Intel injects life into digital health
$30m research hub for Ireland
Intel is partnering with Irish universities to set up a digital health research centre that will investigate the challenges of independent living for the elderly.
The Technology Research for Independent Living (TRIL) Centre is supported by IDA Ireland, and will involve collaboration with University College Dublin (UCD), Trinity College Dublin (TCD), and NUI Galway.
The centre will work on solutions aimed at improving social health and community engagement, detecting and preventing falls in the home, and how to help those with memory loss retain their independence.
"The TRIL Centre is about building and accelerating research collaborations to test these independent living technologies with elders in Ireland and throughout Europe," said Eric Dishman, general manager of Intel's Health Research and Innovation Group.
Intel and IDA Ireland are set to invest $30m in the centre over a three-year period, and the project is expected to create between 50 and 100 research jobs.
Because it will be spread over four different locations, the research centre will be hubbed at Intel's headquarters in Leixlip and will act as a virtual research centre between the four sites.
Speaking at the launch of the centre, Minister for Trade, Enterprise and Employment Micheal Martin said the centre would be of "outstanding strategic value" to the country.
"The research to be carried out in this area will involve significant skills development and knowledge acquisition," he said. "Ireland has an active, high-quality research sector in the healthcare domain, including bio-engineering and bio-informatics. The TRIL centre will build on this and position Ireland as a centre of excellence for this type of research in Europe."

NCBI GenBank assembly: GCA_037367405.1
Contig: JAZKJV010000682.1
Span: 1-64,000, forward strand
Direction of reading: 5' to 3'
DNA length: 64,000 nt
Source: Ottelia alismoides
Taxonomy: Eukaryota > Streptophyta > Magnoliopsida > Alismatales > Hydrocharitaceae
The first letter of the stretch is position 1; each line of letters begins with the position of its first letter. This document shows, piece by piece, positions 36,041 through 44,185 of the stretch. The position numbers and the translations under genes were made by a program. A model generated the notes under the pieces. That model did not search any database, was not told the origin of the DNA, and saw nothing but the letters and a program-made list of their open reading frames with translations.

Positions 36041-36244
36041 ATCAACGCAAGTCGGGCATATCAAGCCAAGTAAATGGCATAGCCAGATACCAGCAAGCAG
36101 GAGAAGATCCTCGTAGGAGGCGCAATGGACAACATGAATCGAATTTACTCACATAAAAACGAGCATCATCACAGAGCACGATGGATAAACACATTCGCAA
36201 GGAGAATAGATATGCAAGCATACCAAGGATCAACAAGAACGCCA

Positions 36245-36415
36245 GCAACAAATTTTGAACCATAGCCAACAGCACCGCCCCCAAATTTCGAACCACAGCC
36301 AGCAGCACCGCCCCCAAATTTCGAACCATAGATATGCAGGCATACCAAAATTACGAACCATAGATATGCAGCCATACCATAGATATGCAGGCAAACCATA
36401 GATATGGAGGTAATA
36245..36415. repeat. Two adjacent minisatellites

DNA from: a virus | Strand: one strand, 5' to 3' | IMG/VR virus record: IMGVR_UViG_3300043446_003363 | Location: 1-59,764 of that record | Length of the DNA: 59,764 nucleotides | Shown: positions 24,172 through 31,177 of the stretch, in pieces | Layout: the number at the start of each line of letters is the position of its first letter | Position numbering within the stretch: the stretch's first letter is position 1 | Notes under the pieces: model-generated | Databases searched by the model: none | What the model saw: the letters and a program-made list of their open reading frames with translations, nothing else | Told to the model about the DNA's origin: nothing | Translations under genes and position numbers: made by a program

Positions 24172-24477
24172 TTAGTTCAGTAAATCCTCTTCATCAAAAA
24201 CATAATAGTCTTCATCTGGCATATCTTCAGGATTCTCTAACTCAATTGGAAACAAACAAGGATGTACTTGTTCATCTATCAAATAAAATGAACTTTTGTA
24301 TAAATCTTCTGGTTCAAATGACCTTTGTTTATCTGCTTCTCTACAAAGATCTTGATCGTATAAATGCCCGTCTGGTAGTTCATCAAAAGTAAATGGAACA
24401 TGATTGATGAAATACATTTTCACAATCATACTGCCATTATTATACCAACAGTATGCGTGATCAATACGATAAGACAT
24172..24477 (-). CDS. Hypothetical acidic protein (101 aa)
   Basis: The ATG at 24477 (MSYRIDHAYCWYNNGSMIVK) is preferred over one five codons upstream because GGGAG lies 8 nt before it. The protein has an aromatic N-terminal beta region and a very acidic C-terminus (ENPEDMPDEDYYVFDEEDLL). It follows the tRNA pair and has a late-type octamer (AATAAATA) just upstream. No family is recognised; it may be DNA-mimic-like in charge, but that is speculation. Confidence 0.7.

The TRIL centre is part of Intel's wider approach to digital health, an area that's been identified by Intel as strategic for the future. The chip maker has also recently formed the Health Research and Innovation Europe (HRIe) team, based at the Leixlip headquarters.
Intel has long been involved in research in the US into ageing, and has been investigating the social and cultural differences of the ageing demographics of Europe. In the year 2000, there were 606 millon people worldwide aged over 60; by 2050 this figure is expected to grow to 1.9 billion - a growing market for the chip giant.
"We have to invent a new way to care for our planet's aging population. Current healthcare systems are not equipped to face the epidemic of age-related illnesses and injuries that are coming," said Dishman.
"Information and communication technologies offer us a means to prevent disease and injury, to detect problems earlier before they become catastrophes, to help older people better manage their own health conditions at home, and to personalise care to their unique needs and preferences. All of us will benefit from these kinds of technologies, first as caregivers for our own aging parents and, if we're lucky, for ourselves some day."
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